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Iz it charity tew giv tew a thankless cuss in need? certainly; jest az mutch az it would be to save a drouning cow.

[Is it charity to give to a thankless cuss in need? Certainly; just as much as it would be to save a drowning cow.]

Josh Billings (1818-1885) American humorist, aphorist [pseud. of Henry Wheeler Shaw]
Everybody’s Friend, Or; Josh Billing’s Encyclopedia and Proverbial Philosophy of Wit and Humor, ch. 132 “Affurisms: Chips” (1874)
Added on 7-Mar-24 | Last updated 7-Mar-24
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So new, so smooth, my dainty book,
A gift for whom? Cornelius, look,
‘Tis yours: for you in early days
Were ever wont my rhymes to praise.

[Cui dono lepidum novum libellum
arido modo pumice expolitum?
Corneli, tibi; namque tu solebas
meas esse aliquid putare nugas.]

gaius valerius catullus
Catullus (c. 84 BC – c. 54 BC) Latin poet [Gaius Valerius Catullus]
Carmina # 1 “To Cornelius Nepos,” ll. 1-4 [tr. MacNaghten (1925)]

Dedication of the collection (though the canonical collection of Catullus's poems is dubious in its provenance).

(Source (Latin)). Alternate translations:

With pumice dry just polish'd fine,
To whom present this book of mine;
This little volume smart, and new? --
Cornelius, I will give it you:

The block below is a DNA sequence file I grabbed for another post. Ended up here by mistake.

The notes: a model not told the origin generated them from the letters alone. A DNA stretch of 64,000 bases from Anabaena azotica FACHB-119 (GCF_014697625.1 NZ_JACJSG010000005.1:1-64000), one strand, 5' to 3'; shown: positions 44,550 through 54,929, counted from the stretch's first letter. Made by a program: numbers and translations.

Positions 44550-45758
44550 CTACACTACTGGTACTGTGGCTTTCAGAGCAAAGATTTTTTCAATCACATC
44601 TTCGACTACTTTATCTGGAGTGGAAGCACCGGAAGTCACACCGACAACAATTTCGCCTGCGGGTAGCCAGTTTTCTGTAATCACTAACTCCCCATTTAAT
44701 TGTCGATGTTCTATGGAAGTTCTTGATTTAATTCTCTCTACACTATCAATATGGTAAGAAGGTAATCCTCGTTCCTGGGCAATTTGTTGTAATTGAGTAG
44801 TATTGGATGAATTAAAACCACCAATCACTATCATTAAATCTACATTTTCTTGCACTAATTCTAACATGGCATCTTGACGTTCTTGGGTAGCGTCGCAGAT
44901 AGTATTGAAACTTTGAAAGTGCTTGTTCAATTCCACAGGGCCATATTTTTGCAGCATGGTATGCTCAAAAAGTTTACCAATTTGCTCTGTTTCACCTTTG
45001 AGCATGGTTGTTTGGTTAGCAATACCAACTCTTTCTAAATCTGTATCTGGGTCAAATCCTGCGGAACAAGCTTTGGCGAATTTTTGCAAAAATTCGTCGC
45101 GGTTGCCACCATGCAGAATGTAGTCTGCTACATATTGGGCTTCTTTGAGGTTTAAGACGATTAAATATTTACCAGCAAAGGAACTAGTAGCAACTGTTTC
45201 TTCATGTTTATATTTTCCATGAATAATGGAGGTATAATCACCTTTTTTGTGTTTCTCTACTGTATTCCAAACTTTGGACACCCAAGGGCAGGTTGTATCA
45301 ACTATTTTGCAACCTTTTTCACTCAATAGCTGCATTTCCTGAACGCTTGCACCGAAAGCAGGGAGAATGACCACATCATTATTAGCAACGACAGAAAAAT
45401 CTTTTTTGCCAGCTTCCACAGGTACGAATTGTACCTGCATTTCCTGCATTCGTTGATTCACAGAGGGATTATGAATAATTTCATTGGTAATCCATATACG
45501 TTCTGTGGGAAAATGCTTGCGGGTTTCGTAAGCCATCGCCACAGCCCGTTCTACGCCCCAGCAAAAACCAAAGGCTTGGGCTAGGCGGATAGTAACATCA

For then you oft were wont to say
Some trifling merit had my lay.
[tr. Nott (1795)]

My little volume is complete,
With all the care and polish neat
That makes it fair to see:
To whom shall I then, to whose praise,
Inscribe my lively, graceful lays?
Cornelius, friend, to thee.
[tr. Lamb (1821)]

My little volume is complete,
And with the pumice made as neat
As tome need wish to be;
And now what patron shall I choose
For thee gay sallies of my muse?
Cornelius, whom but thee?
For though they are but trifles, thou
Some value didst to them allow.
[tr. T. Martin (1861), st. 1-2]

To what dear friend, say, shall I dedicate
My smart new book, just trimm'd with pumice dry?
To thee, Cornelius -- for, in years gone by,
Thou was accustom'd my light lays to rate
As something more than trifles.
[tr. Cranstoun (1867)]

My little book, that's neat and new,
Fresh polished with dry pumice stone,
To whom, Cornelius, but to you,
Shall this be sent, for you alone --
(Who used to praise my lines, my own) ....
[tr. Lang (1888)]

To thee (Cornelius!); for wast ever fain
To deem my trifles somewhat boon contain.
[tr. Burton (1893)]

To whom inscribe my charming new book -- just out and with ashen pumice polished? Cornelius, to you! for you used to deem my triflings of account.
[tr. Smithers (1894)]

To whom am I to present my pretty new book, freshly smoothed off with dry pumice stone? To you, Cornelius: for you used to think that my trifles were worth something, long ago.
[tr. Warre Cornish (1904)]

To whom shall I offer this book, young and sprightly,
Neat, polished, wide-margined, and finished politely?
To you, my Cornelius ....
[tr. Stewart (1915)]

To whom shall I offer my new little book
Looking as polished as parchment can look?
Cornelius, to thee, for 'twa thou who didst prize
My trifles as something e'en then in thine eyes.
[tr. Symons-Jeune (1923)]

To whom this dainty booklet polished new
With pumice stone? Cornelius, to you.
For you were wont my versicles to praise